Professor Danièle Waldmann helped set up the construction and civil engineering department at the University of Luxembourg, and is now working on a research project regarding sustainability in construction.

Science.lu spoke to Waldmann about her work and vision for the future of sustainable building.

What is your main research focus?

As a professor of solid construction, I am head of the Institute for Civil and Environmental Engineering at the University of Luxembourg. In the area of ​​solid construction, my goal, along with seven doctoral students and two post doctorates, is to generate sustainable concrete. We cover the entire range of concrete: concrete, reinforced and pre-stressed concrete and masonry construction.

Have you found this to be a typically male-dominated area?

Yes, solid construction generally is male-dominated. At one point, there were two other female professors in the university's engineering department, but they have since left.

Has that been an obstacle to your career?

No. However, it is structurally more difficult for women to reach the same career level as men at the same time in life, for example due to child-bearing or childcare periods. My gender has never played a role in my daily work, not even on the part of my male colleagues.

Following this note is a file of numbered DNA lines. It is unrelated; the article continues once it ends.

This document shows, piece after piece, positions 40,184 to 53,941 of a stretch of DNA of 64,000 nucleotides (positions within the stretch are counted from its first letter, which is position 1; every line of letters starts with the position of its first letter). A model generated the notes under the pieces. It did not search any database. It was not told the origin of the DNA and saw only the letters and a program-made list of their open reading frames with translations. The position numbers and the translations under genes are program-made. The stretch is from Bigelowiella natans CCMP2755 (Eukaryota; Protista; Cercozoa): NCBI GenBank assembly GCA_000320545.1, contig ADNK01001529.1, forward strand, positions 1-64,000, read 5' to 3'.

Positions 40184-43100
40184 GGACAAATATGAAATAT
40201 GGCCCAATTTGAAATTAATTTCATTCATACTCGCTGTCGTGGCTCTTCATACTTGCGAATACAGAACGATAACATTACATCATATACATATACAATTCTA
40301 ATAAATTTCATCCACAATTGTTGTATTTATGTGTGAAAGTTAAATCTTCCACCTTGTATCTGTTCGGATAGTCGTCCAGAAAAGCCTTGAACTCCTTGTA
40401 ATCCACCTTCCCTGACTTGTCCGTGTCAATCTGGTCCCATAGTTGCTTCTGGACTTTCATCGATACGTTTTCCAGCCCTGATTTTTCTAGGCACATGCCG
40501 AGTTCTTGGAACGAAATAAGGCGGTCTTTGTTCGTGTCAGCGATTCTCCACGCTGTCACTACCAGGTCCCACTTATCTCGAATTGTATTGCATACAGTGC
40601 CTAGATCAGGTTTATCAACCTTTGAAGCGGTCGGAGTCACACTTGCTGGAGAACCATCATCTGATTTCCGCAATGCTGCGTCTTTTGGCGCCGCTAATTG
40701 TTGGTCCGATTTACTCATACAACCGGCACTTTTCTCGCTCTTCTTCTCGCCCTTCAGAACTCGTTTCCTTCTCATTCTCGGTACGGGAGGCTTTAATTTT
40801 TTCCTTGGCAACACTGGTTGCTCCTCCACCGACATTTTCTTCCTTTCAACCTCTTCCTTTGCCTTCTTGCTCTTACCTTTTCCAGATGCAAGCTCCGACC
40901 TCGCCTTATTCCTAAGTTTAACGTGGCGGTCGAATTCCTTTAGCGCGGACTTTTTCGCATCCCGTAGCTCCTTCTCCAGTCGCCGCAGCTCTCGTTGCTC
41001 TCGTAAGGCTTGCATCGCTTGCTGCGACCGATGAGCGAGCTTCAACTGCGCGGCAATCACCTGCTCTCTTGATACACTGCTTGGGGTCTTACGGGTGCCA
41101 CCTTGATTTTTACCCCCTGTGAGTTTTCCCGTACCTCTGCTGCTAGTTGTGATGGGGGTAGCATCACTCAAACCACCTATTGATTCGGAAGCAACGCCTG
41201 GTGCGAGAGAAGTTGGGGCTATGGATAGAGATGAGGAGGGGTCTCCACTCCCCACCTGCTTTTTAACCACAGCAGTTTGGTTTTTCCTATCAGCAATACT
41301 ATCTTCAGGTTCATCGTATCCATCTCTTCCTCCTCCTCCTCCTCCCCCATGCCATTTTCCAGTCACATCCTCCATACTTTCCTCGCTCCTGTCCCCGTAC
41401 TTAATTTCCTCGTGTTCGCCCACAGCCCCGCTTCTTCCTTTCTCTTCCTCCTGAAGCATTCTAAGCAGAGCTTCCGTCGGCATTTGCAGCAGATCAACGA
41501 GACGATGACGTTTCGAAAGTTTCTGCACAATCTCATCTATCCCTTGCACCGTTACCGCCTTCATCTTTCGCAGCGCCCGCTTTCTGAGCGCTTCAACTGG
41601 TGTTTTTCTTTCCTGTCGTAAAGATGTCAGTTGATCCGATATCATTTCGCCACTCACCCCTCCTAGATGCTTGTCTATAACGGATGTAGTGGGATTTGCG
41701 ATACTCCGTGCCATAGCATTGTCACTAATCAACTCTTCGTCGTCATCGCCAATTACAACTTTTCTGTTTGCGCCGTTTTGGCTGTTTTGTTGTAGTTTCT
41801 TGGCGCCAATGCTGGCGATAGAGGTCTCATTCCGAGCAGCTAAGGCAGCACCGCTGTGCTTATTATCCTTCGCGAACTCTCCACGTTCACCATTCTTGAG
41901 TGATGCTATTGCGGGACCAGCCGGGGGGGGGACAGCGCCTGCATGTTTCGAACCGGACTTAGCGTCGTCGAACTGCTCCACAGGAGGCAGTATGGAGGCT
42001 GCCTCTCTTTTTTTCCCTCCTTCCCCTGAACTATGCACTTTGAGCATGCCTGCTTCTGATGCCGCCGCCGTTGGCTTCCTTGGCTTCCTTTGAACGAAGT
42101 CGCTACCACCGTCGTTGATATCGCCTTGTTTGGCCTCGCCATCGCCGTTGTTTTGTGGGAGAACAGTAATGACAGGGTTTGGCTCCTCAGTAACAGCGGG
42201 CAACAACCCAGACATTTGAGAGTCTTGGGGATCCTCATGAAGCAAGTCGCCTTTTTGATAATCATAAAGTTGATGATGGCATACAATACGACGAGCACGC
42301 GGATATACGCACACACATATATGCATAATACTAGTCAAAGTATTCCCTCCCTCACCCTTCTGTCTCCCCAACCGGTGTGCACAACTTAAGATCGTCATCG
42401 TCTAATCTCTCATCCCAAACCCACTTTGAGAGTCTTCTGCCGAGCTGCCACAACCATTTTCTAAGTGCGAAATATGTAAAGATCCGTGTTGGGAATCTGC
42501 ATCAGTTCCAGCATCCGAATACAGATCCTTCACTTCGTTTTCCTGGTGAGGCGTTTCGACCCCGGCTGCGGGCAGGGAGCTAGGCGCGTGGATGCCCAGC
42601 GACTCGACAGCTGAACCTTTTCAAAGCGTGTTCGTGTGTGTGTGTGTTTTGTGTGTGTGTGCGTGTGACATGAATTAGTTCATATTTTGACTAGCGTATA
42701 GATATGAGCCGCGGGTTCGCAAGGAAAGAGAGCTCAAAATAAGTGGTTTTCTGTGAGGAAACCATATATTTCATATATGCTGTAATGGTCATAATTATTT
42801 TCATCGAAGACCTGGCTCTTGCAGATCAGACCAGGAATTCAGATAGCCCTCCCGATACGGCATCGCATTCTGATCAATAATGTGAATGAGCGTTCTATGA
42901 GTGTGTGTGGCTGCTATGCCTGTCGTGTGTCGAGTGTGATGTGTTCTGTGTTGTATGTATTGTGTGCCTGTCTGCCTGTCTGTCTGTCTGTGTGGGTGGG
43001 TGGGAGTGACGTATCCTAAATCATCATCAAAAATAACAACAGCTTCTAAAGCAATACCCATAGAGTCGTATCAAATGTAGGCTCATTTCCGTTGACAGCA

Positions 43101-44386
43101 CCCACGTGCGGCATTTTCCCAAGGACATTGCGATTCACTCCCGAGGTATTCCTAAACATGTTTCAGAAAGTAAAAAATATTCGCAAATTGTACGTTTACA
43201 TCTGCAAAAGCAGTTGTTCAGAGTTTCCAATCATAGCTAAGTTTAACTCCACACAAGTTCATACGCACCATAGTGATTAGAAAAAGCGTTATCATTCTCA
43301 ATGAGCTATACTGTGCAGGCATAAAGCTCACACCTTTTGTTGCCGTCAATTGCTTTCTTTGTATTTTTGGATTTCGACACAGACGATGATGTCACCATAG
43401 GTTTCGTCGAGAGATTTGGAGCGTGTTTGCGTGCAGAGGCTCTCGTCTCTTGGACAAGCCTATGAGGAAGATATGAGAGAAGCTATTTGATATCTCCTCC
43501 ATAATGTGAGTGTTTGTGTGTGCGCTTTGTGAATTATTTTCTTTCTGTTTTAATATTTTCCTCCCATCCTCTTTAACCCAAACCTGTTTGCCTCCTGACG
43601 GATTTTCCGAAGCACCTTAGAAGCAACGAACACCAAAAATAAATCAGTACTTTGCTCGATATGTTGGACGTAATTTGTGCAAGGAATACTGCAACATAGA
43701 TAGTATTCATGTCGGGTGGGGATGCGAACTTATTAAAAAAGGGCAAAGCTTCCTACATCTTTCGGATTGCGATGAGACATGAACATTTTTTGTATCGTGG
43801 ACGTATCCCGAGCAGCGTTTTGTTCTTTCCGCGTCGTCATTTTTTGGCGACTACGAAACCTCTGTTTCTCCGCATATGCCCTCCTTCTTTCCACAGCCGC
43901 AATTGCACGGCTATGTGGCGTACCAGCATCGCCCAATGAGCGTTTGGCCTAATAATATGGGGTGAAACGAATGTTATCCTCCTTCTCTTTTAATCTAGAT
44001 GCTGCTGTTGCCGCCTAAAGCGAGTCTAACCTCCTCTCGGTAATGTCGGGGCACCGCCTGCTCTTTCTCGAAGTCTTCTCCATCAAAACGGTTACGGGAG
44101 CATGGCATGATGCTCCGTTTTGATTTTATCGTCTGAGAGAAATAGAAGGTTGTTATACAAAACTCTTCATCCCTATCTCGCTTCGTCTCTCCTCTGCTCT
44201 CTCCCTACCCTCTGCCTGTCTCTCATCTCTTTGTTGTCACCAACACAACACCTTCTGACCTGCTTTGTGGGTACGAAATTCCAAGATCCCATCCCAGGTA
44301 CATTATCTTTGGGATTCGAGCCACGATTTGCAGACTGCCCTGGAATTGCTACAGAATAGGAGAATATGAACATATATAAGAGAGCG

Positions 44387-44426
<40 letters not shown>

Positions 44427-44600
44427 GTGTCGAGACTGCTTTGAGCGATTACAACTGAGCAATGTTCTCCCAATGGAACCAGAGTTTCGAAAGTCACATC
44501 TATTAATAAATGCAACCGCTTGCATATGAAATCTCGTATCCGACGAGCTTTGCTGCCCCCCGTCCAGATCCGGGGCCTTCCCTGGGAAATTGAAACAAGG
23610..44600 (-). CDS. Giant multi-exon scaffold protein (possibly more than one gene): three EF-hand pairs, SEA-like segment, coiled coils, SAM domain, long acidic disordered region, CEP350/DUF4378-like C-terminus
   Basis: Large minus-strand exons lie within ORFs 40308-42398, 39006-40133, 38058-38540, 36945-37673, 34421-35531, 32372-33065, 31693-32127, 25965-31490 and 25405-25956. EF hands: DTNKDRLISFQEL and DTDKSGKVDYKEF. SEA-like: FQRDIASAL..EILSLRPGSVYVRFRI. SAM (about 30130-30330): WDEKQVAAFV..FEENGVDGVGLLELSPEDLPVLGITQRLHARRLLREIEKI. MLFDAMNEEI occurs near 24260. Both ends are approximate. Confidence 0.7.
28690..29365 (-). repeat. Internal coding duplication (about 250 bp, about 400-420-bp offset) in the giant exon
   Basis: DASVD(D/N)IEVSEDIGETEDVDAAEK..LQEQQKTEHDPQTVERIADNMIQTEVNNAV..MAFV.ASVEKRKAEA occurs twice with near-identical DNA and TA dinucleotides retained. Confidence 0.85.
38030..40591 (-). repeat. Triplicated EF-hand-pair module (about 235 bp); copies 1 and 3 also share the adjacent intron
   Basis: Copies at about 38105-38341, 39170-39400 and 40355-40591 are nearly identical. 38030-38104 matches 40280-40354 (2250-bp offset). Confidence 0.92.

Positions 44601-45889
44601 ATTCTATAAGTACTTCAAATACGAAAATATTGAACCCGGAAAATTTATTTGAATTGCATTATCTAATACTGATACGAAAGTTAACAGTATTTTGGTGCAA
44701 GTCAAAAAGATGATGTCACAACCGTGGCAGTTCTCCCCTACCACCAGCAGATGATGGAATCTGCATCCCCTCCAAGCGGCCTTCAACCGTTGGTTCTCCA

RTL

Professor Danièle Waldmann

How do you envision sustainability in construction?

We try to cover the entire life cycle of concrete, so it starts with renewable raw materials that we add to the concrete. We also look at the structure of the building so that it can later be "taken apart" and include monitoring to achieve a long lifespan. At the end of the day there is also the option to recycle buildings. These are all important considerations when you consider that construction alone accounts for 35% of global CO2 emissions. In addition, we try to recycle industrial waste products when producing new concrete, thereby helping to conserve resources.

Can you name specific examples of projects which can achieve greater sustainability?

Aggregates in concrete, such as sand and gravel, for example, can be replaced with renewable raw materials such as Chinese reed or wood chips. We are also investigating other aggregates, as part of an “Interreg” project, where we are looking at how previously unused clay materials, which are incurred as sludge or as a waste product in gravel pits without any further use, can be re-used as an additive. This is very promising, as this material can partly replace the cement and does not require the same high firing temperatures, which then saves energy.

Are you also investigating how concrete could be recycled in Luxembourg?

Yes. Investigating this in detail is particularly relevant for Luxembourg, because the resources here are more limited than elsewhere. We need to know exact details for a number of aspects: How much old concrete is actually used in Luxembourg? To do this, we have created maps and models of the country's cities in order to estimate the built-up volume of building materials and, in particular, the amount of concrete used. This is also very important for our industrial partners, because they naturally want to know whether an investment in recycling is worthwhile. Bringing old concrete over long distances in order to meet the prescribed recycling criteria would be neither economical nor environmentally friendly.